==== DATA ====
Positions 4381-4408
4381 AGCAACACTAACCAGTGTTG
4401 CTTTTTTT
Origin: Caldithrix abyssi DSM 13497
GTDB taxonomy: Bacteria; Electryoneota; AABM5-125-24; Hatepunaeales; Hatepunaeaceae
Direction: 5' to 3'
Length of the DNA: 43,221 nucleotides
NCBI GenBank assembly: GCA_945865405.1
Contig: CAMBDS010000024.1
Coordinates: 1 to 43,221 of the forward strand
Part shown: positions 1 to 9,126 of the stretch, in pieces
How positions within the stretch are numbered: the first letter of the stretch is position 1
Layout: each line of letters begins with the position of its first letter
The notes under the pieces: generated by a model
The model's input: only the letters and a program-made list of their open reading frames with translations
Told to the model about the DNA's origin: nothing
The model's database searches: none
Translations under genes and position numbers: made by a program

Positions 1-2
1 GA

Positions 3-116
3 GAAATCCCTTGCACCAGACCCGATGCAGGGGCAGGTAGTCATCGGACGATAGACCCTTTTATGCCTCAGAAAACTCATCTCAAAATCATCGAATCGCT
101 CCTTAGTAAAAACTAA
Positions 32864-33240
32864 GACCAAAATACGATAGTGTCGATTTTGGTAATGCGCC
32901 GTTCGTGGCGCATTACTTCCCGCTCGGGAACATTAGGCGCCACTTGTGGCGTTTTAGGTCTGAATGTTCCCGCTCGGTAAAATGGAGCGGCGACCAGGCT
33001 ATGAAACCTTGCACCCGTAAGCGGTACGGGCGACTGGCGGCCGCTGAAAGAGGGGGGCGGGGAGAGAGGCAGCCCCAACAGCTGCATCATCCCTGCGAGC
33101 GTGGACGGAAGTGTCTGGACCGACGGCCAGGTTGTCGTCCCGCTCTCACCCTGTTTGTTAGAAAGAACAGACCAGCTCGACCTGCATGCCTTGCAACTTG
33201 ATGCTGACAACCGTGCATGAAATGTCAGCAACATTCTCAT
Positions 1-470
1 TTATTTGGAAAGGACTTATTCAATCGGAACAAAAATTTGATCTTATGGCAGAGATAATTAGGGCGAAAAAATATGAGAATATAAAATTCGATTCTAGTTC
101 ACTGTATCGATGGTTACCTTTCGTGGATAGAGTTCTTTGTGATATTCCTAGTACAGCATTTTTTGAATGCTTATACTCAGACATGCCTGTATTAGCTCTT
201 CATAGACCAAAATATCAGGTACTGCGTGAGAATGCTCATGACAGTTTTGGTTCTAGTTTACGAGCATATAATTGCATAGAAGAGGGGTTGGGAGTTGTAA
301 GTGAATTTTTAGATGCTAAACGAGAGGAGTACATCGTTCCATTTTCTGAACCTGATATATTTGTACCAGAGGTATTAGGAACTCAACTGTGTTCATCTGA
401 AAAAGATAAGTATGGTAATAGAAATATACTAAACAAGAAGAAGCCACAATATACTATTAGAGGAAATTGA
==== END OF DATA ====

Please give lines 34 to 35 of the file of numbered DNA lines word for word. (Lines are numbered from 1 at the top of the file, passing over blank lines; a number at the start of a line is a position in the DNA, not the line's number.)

301 GTGAATTTTTAGATGCTAAACGAGAGGAGTACATCGTTCCATTTTCTGAACCTGATATATTTGTACCAGAGGTATTAGGAACTCAACTGTGTTCATCTGA
401 AAAAGATAAGTATGGTAATAGAAATATACTAAACAAGAAGAAGCCACAATATACTATTAGAGGAAATTGA